In Ethiopia With a Mule Paperback – 28 Nov 1994
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One of the supreme virtues of Dervla Murphy as a travel writer is that she is human. She needs her drink; she craves her cigarettes; she is capable of losing her temper; she smuggles things through customs. A more virtuous figure would be far less endearing. (Daily Telegraph)
Dervla Murphy must be top of the intrepid class: conventional travel writers seem impossibly pallid by contrast. (Financial Times)
An admirable woman ... She has a romantic soul and a keen eye (Times Literary Supplement)
Dervla Murphy's credentials are more than a brave heart and strong calf muscles ... the fruit of these mature wanderings for my money puts her among the select travel writers of the last two decades. (Observer)
Murphy's observation is acute, her self-effacement is disarming (Sunday Times) --This text refers to an out of print or unavailable edition of this title.
A most intrepid travel writer goes on a perilous solo trek through distant and harsh Ethiopian lands. --This text refers to an out of print or unavailable edition of this title.See all Product Description
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Top Customer Reviews
In the Prologue, she quotes Edward Gibbon on Ethiopia: "Encompassed on all sides by the enemies of their religion, the Ethiopians slept near a thousand years, forgetful of the world by whom they were forgotten." And that is precisely the "charm" of Ethiopia for the traveler, if not the residents. It is quite different from all the surrounding countries, and, like Burma, in many ways an immense open-air museum. In the highland area of the country, the elevation ranges between 6,000 and 15,000 ft, overall a salubrious climate. She started her journey in the Red Sea port of Massawah, in what is now Eritrea. She did take a truck up to the highlands, and supplemented her walking with a plane ride and a journey in a Land Rover. She covered all the core sites of historical interest in the highlands, which include the steles at Aksum, the former capital of Gondar, Lake Tana, which is the headwaters of the Blue Nile, and Lalibela, with their famous churches carved out of solid rock.Read more ›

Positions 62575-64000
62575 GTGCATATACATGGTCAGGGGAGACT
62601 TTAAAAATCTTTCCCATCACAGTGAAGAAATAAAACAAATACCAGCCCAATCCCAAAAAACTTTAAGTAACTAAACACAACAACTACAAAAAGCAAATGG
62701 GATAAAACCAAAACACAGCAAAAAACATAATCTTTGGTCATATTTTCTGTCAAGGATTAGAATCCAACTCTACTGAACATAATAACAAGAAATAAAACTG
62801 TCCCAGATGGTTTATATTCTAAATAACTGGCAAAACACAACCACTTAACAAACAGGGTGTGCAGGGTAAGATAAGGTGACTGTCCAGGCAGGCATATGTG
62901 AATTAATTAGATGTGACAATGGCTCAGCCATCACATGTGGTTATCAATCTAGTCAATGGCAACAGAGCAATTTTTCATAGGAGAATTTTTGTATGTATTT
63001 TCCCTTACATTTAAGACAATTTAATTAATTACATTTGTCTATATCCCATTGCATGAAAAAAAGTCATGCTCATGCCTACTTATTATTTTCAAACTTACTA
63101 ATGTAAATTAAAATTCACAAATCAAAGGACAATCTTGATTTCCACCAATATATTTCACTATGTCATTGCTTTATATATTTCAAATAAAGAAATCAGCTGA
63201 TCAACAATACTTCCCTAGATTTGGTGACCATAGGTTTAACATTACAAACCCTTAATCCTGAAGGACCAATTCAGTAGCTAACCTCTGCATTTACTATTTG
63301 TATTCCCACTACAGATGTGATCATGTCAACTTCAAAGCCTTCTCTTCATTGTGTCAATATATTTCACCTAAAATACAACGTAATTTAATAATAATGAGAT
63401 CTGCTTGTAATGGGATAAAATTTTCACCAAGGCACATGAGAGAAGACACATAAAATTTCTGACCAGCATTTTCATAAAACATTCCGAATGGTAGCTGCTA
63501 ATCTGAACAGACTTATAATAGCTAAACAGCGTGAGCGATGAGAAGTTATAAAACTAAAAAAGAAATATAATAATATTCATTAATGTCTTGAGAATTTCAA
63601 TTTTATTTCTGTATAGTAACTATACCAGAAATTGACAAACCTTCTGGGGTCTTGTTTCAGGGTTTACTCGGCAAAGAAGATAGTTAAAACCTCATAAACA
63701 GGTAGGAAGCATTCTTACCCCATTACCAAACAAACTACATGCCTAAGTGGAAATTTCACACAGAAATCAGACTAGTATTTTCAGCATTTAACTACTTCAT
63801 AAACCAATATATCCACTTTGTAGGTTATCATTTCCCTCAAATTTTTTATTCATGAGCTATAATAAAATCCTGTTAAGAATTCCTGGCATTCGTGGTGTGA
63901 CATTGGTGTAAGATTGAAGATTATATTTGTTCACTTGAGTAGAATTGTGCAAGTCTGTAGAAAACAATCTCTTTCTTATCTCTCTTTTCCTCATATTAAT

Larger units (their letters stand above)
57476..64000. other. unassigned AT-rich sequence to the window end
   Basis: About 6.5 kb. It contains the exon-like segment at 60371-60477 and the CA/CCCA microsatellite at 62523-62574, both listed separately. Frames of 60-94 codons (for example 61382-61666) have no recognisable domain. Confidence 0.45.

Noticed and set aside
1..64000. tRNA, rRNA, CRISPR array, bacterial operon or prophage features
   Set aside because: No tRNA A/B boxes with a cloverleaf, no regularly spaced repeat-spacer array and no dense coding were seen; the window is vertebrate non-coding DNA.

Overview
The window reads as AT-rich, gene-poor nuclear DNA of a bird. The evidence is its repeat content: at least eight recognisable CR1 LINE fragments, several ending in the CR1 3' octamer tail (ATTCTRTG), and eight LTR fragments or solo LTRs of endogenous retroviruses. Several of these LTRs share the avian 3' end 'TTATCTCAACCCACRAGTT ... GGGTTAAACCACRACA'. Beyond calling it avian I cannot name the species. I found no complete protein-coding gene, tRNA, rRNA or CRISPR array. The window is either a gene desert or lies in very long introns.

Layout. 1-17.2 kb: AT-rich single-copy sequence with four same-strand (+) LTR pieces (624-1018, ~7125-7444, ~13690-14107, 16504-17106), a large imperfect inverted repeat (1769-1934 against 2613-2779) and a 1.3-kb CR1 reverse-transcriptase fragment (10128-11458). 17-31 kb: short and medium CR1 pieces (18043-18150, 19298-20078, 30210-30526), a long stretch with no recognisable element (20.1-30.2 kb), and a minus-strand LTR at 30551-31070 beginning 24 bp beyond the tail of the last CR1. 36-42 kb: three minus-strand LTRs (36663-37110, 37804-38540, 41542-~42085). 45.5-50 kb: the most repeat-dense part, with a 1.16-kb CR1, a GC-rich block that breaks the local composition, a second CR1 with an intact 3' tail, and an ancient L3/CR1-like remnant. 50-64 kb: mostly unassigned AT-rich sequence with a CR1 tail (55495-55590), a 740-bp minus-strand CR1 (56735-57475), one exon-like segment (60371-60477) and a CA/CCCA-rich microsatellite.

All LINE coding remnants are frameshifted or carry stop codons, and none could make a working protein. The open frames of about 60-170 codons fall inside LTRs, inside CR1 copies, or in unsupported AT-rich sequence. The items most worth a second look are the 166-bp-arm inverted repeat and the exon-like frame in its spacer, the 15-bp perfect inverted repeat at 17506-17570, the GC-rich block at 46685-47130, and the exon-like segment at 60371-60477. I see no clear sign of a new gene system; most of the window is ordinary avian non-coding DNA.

Murphy's trip is a bold endevour - she sets off each day with the mule, and with no idea of where she will stay. Most nights she arranges accomodation with people she comes across, and depends on them to help her load the mule next day. This made me think hard too: most of the people she stayed with were very poor, and sharing thier meal with Murphy can not have been easy for them. But then maybe she offered cash even though she doesn't mention it - and then again, as she points out, at that time, cash meant little in most of the places she visited.
Anyway, it made me think, and provided an insight into the culture and circumstances of rural Ethiopia - at least at in the '60s.
In terms of history and descritions of places this is a light weight book that describes the Timkat festival in less tha 2 pages and hardly mentions Axum and Lalibela.
Having recently returned from Ethiopia one seriously wonders if the author ever stepped foot in Ethiopia at all.
Most Recent Customer Reviews
I really enjoy Dervla Murphy's books. I am also a traveller but not so intrepid as she is. An excellent readPublished 11 months ago by phf